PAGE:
Comment on the first ladies' fashion and read about what Republican vice presidential nominee Sarah Palin could learn from Dick Cheney's sartorial mishap on the Vox Politics blog.
Republican first lady hopeful Cindy McCain often differentiates her style from that of current first lady Laura Bush, with bright yellow and shiny leather. Here, she appears on The Tonight Show with Jay Leno.
Republican first lady hopeful Cindy McCain often differentiates her style from that of current first lady Laura Bush, with bright yellow and shiny leather. Here, she appears on The Tonight Show with Jay Leno. NBC/AP
In its 200 year-history, the White House has not been a treasure trove of fashion-forward First Ladies. It can't be; a successful first lady profile is a delicate amalgam of not-too-bright, not-too-tight, not-too low-cut and not-too expensive.
"If her husband is running for president," says Letitia Baldrige, "she has to watch everything." As social secretary to Jacqueline Kennedy, Baldrige knows the impact clothes can have on public perception of a politician.
Today's First Ladies have to look stylish, but not too stylish, Baldrige says, or they're dismissed as indulgent.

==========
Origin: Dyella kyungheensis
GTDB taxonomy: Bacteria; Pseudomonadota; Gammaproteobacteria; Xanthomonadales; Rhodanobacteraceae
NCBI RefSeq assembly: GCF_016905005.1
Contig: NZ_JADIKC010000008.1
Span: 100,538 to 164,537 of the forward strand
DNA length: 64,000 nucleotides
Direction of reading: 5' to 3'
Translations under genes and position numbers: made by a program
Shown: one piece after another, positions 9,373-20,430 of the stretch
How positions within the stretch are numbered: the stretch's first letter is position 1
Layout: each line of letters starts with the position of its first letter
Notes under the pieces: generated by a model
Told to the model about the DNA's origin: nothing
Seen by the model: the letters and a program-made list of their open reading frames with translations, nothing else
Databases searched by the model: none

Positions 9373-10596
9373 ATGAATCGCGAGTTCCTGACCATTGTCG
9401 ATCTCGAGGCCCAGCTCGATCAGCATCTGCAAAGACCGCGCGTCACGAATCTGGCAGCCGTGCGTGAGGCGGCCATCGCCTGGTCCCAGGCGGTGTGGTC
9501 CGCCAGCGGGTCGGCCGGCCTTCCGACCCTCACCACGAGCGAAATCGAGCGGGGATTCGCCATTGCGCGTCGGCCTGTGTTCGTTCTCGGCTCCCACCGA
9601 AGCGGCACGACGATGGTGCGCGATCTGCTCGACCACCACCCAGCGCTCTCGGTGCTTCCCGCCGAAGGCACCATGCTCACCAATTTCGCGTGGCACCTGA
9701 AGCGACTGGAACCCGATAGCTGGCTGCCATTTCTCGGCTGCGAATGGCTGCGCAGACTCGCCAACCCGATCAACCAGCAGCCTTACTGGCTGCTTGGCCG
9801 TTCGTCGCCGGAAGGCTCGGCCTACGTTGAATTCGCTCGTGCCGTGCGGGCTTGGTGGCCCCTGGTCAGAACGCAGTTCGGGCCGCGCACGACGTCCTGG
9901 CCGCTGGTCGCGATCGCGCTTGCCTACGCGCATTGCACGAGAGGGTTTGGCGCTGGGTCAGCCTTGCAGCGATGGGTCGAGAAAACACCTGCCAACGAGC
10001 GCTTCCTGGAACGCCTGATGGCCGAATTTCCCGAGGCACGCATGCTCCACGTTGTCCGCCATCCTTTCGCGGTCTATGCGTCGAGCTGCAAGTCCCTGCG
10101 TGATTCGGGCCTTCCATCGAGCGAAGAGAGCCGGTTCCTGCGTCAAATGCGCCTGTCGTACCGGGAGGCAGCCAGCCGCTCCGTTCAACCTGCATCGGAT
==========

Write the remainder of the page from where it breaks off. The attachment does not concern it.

"I think it would be wrong for today's first lady to go around like a princess all the time," she warns. "But I think it would be very wrong of her when she's on an official job to be dressed too casually. She's always got to be a bit above."
Fashionable — in an accessible way. That's why Michelle Obama was named to Vanity Fair's 2008 International Best Dressed List, says list curator Amy Fine Collins.
"She has a way of dressing that cuts across ethnic, color and class lines," Collins explains, noting the black-and-white sundress Obama wore to guest host on ABC's The View, "sold out all across the country."
Cindy McCain's polished affluence surprises, too. There haven't been many high profile politician's wives who've braved the campaign trail in whip-stitched leather or skinny jeans!
The fact that these strong women can comfortably wear such varied clothes is a good sign, says first lady historian Carl Sferrazza Anthony.
"They seem really comfortable in whatever they're wearing," he says. "These aren't costumes."
Anthony interprets this as a subliminal cue to voters, that, "I'm confident."
And lest naysayers shrug off conversations about what first ladies — or potential ones — choose to wear, Robin Givhan, Pulitzer prize-winning fashion editor for The Washington Post has a question for you: If clothes don't count, why is the "interview suit" so important?"
Givhan says she'll be watching both political conventions closely to check the sartorial semaphores. She's hoping for "some significant fashion moments."